Their superhero careers (they’re among the few teen superheroes allowed to grow to adulthood) have focused largely on fighting ordinary street thugs, with a special interest in drug dealers. Marvel head honcho Kevin Feige has made a lot of noise about each of their superhero films touching on a different genre. (Captain America was a WWII war movie, for example, while Thor was about mythology, and Iron Man had political thriller overtones dabbling in science fiction.) Superheroes that fight illegal drugs? Sounds like a buddy cop movie from the 80s, and definitely a new and different genre for Marvel.
Incidentally, rumors began to spread about a Cloak & Dagger movie back in 2007 (alongside lots of other Marvel hero movies that never happened), but it’s been six years now and nothing. Marvel later announced plans for a live-action Cloak & Dagger TV show back in 2011, intended to air on ABC Family, but two years later, there’s been nothing further reported.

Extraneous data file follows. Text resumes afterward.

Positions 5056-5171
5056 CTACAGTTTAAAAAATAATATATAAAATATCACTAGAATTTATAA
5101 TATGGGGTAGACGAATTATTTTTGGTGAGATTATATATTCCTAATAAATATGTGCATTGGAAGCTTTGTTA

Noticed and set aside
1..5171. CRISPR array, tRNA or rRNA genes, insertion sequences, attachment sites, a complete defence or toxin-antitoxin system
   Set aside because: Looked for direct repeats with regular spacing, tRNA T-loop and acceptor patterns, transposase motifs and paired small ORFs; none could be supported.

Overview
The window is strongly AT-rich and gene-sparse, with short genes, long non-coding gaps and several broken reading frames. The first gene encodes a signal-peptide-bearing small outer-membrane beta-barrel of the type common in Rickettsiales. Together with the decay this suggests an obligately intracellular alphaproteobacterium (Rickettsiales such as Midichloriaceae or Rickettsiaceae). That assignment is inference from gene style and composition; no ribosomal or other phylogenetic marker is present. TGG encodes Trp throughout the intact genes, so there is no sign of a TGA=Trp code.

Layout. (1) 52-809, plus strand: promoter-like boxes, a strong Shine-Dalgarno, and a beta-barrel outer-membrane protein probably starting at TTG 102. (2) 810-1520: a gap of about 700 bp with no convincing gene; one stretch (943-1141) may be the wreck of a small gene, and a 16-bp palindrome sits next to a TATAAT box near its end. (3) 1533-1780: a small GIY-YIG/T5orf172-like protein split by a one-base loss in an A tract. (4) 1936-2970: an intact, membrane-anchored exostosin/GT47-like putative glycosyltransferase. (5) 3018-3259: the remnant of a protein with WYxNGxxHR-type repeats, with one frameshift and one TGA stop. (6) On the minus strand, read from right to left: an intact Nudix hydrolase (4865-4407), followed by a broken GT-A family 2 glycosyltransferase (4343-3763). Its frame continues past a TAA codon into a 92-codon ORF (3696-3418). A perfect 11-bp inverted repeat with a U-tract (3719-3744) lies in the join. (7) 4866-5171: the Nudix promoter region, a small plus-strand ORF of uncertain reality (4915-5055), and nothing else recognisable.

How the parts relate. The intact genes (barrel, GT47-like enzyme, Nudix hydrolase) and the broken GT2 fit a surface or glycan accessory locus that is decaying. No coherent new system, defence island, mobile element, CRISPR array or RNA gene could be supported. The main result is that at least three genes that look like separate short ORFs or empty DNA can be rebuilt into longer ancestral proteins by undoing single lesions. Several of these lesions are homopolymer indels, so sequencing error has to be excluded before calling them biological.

One of Jack Kirby’s many contributions to the Marvel Universe, the Eternals are explained as an immortal offshoot of the human race who possess incredible power and exist to defend the planet from its greatest foes. The Eternals were created as Marvel’s answer to Kirby’s own New Gods over at DC, which were cancelled. Perhaps he was lacking closure, but Kirby created the Eternals to touch on a lot of the same themes as the New Gods. Originally, they were intended to exist in a universe apart from the Marvel U, but writers that followed Kirby imported them into Marvel continuity.
Anyway, the Eternals were given their abilities and unique genetics by this race of crazy powerful beings called the Celestials. These aloof, god-like creatures resemble 20-story-high robots, and they’re interested in monitoring life on Earth and passing judgment on mankind’s worthiness to exist. I’m particularly fond of Neil Gaiman’s recent take on the subject from his comics miniseries where he brought the Eternals up to date and into current Marvel continuity. It involved all of the Eternals living out their lives as humans, their memories of their true identities having been erased. The story involved the Eternals slowly remembering who they really are and discovering who did this to them.
Heroes for Hire